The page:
The complaint also alleges that Shelby, again in violation of contract, began to demand full payment for vehicles while they were still in the South African assembly facility, instead of the usual $15,000 deposit.
If these allegations are true, it would point to, at best, a very adversarial relationship between Shelby and one of its dealers, and at worst a deliberate effort to put dealers out of business. Though it certainly doesn't dictate this current situation, Shelby's past is a bit checkered, including charges of use of prison labor and craploads of Bondo.
In one particularly unpleasant-sounding section of the Complaint, Becker alleges that Shelby America was in a "cash bind" and requested his help by paying in full for Cobras that were near completion, but not yet delivered, something which was not required by contract. Becker paid in advance for four cars, thinking that Shelby America could be in danger of going out of business, and this action would help.
Shelby America then immediately sent invoices for four more cars "demanding immediate payment of $124,922.00, even though the four Cobra CVs had not even left the South African vendor," states the Complaint. When Becker refused, Shelby America responded that Becker waived any such right to refuse when he paid for the initial four cars in full.
The contract summarizes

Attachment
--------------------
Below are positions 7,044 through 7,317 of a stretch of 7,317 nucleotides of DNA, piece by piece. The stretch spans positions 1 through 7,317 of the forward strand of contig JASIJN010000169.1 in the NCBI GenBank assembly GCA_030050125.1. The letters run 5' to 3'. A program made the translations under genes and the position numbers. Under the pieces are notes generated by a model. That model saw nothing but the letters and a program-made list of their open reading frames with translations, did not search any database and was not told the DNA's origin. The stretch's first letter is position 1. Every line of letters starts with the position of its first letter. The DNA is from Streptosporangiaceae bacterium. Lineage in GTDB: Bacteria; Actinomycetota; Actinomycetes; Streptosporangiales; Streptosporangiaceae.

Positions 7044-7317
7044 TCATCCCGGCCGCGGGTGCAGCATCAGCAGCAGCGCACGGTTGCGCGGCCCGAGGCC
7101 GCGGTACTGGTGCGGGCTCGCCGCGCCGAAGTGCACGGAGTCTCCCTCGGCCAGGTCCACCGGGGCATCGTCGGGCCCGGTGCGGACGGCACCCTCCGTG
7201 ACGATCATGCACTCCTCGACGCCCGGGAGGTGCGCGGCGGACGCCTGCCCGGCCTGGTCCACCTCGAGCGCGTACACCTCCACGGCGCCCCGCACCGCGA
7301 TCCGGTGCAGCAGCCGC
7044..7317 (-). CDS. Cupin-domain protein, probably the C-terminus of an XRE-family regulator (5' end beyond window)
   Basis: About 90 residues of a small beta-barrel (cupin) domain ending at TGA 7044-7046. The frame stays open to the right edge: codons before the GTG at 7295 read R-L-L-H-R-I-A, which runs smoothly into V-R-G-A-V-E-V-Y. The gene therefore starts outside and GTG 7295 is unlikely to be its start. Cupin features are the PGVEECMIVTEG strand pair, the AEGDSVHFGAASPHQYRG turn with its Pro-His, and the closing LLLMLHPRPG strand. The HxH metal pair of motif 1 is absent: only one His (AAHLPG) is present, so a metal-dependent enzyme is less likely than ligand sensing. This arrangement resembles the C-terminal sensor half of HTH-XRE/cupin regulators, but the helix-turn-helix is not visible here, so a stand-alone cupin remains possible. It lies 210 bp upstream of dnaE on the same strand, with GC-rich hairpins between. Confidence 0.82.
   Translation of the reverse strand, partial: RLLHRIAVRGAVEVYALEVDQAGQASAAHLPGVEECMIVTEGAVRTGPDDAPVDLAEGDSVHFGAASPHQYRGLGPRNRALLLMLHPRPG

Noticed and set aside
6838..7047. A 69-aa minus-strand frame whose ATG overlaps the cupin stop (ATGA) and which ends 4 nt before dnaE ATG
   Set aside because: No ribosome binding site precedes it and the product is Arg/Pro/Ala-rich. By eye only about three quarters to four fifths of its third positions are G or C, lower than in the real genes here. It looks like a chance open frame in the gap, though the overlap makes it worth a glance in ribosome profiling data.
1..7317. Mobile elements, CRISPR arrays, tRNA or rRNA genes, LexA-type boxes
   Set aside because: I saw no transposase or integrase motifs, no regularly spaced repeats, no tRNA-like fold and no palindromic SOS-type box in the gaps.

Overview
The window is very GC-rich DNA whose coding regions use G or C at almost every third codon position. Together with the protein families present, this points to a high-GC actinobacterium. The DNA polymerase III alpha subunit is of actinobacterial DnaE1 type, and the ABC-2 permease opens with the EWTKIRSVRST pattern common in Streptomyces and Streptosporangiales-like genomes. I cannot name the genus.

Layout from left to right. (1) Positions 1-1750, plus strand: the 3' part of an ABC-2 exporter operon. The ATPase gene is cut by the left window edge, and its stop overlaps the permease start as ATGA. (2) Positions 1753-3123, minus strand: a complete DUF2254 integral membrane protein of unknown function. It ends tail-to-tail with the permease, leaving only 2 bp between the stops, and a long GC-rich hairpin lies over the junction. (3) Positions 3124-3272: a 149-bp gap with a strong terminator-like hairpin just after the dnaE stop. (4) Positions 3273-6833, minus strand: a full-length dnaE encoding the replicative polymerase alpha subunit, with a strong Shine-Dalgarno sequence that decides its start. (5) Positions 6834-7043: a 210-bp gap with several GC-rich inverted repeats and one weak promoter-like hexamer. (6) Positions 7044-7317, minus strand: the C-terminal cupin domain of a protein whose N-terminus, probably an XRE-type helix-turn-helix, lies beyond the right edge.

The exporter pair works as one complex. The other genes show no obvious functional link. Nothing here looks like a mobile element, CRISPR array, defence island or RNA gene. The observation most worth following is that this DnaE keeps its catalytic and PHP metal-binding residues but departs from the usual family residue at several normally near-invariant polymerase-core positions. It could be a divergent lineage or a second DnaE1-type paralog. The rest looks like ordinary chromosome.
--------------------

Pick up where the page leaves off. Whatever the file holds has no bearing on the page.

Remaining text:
…[Shelby America], in other words, pressured [Becker] into paying in full for four of the items, then called [Becker's} payment a waiver for all future purposes. [Shelby America's] claim is wrong. The Agreement states that "The failure or delay of either party to enforce at any time any of the provisions of this agreement shall in no way be construed to be a waiver of such provisions"
If these allegations are proved true, that is indeed some shitty behavior.
In response to these allegations, Joe Conway, President of Carroll Shelby International, told Jalopnik:
The press release issued by Planet Cobra is a libelous document issued by a dealer who entered into a dealer agreement with Shelby American over four years ago and made substantial profits on orders for Cobra vehicles. Now unfortunately he finds it necessary to sue after Shelby demanded payment on past due invoices.
In 2010, Carroll Shelby personally made a substantial personal loan to Mr. Steven Becker, the owner of Planet Cobra, to help him meet his financial obligations. If Mr. Shelby were alive today, he would be terribly disappointed with Mr. Becker.
Shelby American will vigorously defend the fictitious claims set forth in Planet Cobra's press release and lawsuit, which reads like it came from a different planet.
Extra-terrestrial origin or not, these are serious charges; the Complaint suggests that other Shelby dealers have been treated similarly, though this, like all of the complaint, is as yet unproven.
Shelby is a legendary American marque and one of the relatively few small-scale specialist auto companies still around. We've heard bad things about Shelby's business practices for years and if these charges are proven true it'll be another knock against a brand many of us love.